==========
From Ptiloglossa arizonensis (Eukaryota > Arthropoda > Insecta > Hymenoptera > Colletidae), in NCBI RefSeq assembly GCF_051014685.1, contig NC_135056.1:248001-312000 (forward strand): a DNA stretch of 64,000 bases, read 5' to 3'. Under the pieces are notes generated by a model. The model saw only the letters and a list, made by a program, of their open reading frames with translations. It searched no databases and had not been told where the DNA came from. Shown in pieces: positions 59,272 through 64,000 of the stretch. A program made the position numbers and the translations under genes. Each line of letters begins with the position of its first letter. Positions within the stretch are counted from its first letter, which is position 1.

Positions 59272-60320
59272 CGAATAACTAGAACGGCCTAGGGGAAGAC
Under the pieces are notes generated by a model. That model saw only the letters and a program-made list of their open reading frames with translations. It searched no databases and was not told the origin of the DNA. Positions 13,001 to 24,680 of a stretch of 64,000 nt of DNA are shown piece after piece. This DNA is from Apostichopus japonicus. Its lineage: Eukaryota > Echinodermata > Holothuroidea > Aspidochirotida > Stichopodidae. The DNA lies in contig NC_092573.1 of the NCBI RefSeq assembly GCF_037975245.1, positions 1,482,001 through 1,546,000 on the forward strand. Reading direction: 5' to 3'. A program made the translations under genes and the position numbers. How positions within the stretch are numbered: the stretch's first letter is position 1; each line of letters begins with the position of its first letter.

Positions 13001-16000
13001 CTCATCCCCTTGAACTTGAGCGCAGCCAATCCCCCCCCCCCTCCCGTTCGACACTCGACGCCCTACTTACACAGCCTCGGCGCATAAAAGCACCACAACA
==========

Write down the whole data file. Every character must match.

From Ptiloglossa arizonensis (Eukaryota > Arthropoda > Insecta > Hymenoptera > Colletidae), in NCBI RefSeq assembly GCF_051014685.1, contig NC_135056.1:248001-312000 (forward strand): a DNA stretch of 64,000 bases, read 5' to 3'. Under the pieces are notes generated by a model. The model saw only the letters and a list, made by a program, of their open reading frames with translations. It searched no databases and had not been told where the DNA came from. Shown in pieces: positions 59,272 through 64,000 of the stretch. A program made the position numbers and the translations under genes. Each line of letters begins with the position of its first letter. Positions within the stretch are counted from its first letter, which is position 1.

Positions 59272-60320
59272 CGAATAACTAGAACGGCCTAGGGGAAGAC
Under the pieces are notes generated by a model. That model saw only the letters and a program-made list of their open reading frames with translations. It searched no databases and was not told the origin of the DNA. Positions 13,001 to 24,680 of a stretch of 64,000 nt of DNA are shown piece after piece. This DNA is from Apostichopus japonicus. Its lineage: Eukaryota > Echinodermata > Holothuroidea > Aspidochirotida > Stichopodidae. The DNA lies in contig NC_092573.1 of the NCBI RefSeq assembly GCF_037975245.1, positions 1,482,001 through 1,546,000 on the forward strand. Reading direction: 5' to 3'. A program made the translations under genes and the position numbers. How positions within the stretch are numbered: the stretch's first letter is position 1; each line of letters begins with the position of its first letter.

Positions 13001-16000
13001 CTCATCCCCTTGAACTTGAGCGCAGCCAATCCCCCCCCCCCTCCCGTTCGACACTCGACGCCCTACTTACACAGCCTCGGCGCATAAAAGCACCACAACA